Businesswoman fighting arcade bill arrested on gambling charges
Author: Joey Bunch - March 28, 2018 - Updated: April 5, 2018
DENVER — After doing an interview with a TV station at the Capitol Tuesday afternoon, Tammy Garamova returned to one of the arcades she operates and was arrested in the parking lot by Denver police.
Two other people were also taken into custody on “multiple gambling charges,” said Denver police spokesman Doug Schepman.
Officers served search warrants on three of Garamova’s Denver arcades: La Fortuna at 9 S. Federal Blvd., El Dorado Skill Games at 2544 N. Sheridan Blvd. and American Pride Skill Games at 10890 E. Dartmouth Ave.
Garamova is president of Colorado Skill Games & Entertainment Association and two weeks ago she testified against House Bill 1234 before the House Local Government. The legislation, which seeks to reclassify arcade games that offer cash payouts as simulated gambling devices. She owns the three businesses with her husband, Bagrat Garamova, and another co-owner. Denver police were still processing those arrested and did not release their names Tuesday night. The trade association identified the Garamovas.
Schepman said officers served search warrants that were the product of nine months of investigation.
Colorado has had a series of raids at similar arcades across the state. La Fortuna and American Pride were raided in October. The one case, so far, that has gone to the courts was tossed out in El Paso County, because a Colorado law passed in 2015 to ban “internet sweepstakes cafes” was found to be too vague.
That’s why the legislature says its tightening the definitions of simulated gambling devices. Businesses such as Dave & Busters and Chuck E. Cheese would remain legal, as long as no one could win a prize worth more than $25 in once visit, under the bill.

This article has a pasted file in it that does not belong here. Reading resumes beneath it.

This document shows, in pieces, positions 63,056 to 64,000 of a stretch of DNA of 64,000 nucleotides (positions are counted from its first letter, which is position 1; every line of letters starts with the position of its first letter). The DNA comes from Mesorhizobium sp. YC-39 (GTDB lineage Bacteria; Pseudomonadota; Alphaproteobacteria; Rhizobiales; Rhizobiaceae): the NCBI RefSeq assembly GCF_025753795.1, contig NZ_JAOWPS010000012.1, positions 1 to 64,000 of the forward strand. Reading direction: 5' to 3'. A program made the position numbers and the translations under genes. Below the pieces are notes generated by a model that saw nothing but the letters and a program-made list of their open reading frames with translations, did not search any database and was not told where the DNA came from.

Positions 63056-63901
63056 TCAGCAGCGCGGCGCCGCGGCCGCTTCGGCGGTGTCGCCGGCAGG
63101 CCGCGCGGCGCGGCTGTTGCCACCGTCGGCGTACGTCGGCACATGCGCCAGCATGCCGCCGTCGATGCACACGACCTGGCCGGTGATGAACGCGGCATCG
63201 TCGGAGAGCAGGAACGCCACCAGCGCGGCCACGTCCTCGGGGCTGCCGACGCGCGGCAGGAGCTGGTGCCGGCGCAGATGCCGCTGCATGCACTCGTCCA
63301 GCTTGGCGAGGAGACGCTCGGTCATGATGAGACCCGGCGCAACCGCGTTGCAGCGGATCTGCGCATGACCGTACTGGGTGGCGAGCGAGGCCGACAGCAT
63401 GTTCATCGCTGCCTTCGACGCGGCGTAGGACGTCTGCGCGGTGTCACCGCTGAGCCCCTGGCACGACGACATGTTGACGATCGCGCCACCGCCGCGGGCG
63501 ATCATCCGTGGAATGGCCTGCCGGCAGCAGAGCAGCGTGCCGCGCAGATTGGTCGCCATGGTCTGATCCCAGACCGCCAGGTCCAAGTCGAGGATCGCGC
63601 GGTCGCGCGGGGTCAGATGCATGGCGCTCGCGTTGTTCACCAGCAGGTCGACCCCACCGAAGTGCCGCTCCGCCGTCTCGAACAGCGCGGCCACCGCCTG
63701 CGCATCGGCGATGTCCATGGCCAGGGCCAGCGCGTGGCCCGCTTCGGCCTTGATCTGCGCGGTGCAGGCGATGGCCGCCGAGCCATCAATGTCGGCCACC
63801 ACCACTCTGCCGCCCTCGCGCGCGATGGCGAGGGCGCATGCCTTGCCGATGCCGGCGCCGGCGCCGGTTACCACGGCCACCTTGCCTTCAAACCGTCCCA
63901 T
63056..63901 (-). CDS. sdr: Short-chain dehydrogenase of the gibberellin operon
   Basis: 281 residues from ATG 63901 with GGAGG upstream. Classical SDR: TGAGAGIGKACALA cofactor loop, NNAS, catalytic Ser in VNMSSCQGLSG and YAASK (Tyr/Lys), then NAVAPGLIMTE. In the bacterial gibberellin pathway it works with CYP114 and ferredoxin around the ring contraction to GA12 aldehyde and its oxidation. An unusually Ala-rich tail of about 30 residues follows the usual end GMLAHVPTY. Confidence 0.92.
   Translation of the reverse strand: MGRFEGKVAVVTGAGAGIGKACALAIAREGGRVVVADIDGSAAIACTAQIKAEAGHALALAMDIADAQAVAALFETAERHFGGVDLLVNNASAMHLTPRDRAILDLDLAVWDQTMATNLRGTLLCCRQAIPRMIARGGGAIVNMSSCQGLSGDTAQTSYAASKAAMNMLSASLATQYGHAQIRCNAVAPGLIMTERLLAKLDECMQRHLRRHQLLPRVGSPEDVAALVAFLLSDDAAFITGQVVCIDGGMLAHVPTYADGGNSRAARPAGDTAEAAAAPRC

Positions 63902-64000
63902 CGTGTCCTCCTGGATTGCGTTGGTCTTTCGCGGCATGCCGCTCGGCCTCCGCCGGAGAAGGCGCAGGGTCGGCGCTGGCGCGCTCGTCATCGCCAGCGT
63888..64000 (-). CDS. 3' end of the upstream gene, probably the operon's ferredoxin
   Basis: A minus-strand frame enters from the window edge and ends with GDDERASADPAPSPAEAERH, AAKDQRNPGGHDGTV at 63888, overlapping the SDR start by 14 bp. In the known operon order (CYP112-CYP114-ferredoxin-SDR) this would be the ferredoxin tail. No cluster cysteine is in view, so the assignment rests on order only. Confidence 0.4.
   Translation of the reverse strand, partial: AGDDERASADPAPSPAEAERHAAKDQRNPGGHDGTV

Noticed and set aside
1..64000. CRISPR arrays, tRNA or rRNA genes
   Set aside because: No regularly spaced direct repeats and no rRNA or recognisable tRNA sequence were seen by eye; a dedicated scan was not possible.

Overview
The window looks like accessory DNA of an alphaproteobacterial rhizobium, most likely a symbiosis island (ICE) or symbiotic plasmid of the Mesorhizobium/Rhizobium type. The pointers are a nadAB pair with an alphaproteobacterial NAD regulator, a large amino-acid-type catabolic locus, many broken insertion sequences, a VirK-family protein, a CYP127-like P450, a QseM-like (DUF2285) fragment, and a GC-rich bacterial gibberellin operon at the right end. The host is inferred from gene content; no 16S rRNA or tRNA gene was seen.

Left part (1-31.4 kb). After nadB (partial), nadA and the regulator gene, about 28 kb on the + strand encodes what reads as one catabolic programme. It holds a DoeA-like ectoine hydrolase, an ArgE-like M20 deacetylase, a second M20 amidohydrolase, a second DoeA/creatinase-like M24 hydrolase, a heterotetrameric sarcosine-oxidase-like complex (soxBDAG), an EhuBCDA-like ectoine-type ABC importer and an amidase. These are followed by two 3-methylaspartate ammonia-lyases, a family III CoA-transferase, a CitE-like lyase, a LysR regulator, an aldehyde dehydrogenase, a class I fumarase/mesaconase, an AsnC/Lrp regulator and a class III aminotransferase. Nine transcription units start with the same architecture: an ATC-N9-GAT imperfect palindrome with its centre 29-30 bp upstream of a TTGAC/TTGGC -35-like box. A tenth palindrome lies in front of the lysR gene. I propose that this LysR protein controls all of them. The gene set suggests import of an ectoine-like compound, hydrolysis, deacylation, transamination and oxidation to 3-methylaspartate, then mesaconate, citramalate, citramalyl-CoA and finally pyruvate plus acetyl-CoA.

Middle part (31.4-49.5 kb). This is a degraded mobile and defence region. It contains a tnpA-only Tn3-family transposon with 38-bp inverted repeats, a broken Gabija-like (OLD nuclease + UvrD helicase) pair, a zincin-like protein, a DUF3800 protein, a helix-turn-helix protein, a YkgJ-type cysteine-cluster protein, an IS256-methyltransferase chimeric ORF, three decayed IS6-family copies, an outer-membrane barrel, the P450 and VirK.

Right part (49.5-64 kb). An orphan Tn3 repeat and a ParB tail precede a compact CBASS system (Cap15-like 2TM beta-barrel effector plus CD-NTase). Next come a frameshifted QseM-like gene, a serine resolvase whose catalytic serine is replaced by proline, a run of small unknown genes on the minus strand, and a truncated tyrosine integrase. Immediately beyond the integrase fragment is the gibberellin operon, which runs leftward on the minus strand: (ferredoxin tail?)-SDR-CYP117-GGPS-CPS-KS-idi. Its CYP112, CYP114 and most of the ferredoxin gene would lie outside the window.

The legislation passed the House 57-14 Monday and awaits a hearing in the Senate.
Garamova testified against the bill when it passed the House Business Affairs and Labor Committee 12-0 on March 16.
She characterized the arcades as small businesses that have complied with the existing law, but she said the new laws are aimed at shutting down businesses that law enforcement nor the courts have yet to prove is illegal.
“Why are we trying to create a new law if the games are already illegal?” she said two weeks ago. “Those ideas are conflicting.”
Colorado Skill Games & Entertainment Association executive director Chris Howes said Tuesday evening that the arrests were inconsistent with current laws. The arcades say they are not games of chance, which are illegal. They are games of skill, where the player controls the outcome to some degree. They say their cash prizes are no different from fantasy sports league payouts or valuable prizes that can be won at other corporate-owned arcades that have not been raided.
The association said that if Denver cops are certain that the current law is clear enough to seize property and make arrests, as they did Tuesday, then House Bill 1234 is unnecessary. If the current laws are not sufficient, then the Garamovas and others who have been raided should have their property returned. the trade group said in a statement.
“This HB 1234 legislation pulls the rug out from under our small business owners who have invested hundreds of thousands of dollars in a legal business operation and who have never lost in a court of law,” Howes stated. “Now the casino industry wants to shut them down and is using the strong arm of government to do so. Today’s raids are evidence of their efforts. We hope that the Senate will ultimately see through this injustice, and we were thankful to see the wide ideological range of opposition the bill received in the House.”
Michelle Lyng, a spokeswoman for the casino-based organization called Protect Our Neighborhoods, called the associations arguments about seized machines a distraction from the legislative issue that the arcades are unconstitutional, in her organization’s view. In a statewide amendment passed in 1990, Colorado voters allowed gambling only in Black Hawk, Cripple Creek and Center. She said 10 ballot attempts to expand gambling have failed over the last two decades.
“Each and every time, voters have resoundingly rejected expanding gambling outside of the three constitutionally-outlined towns,” Lyng said. “The voters have spoken: They do not want gambling in their neighborhoods. If the skilled gaming association does not like the law, we suggest that they change the constitution. Let the voters decide, again. Until then, anyone who values the rule of law and who values voters’ wishes should reject the strawman arguments over skill vs. chance, which is clearly settled in our constitution.”
Editor’s note: This story was updated to include a comment from Protect Our Neighborhoods.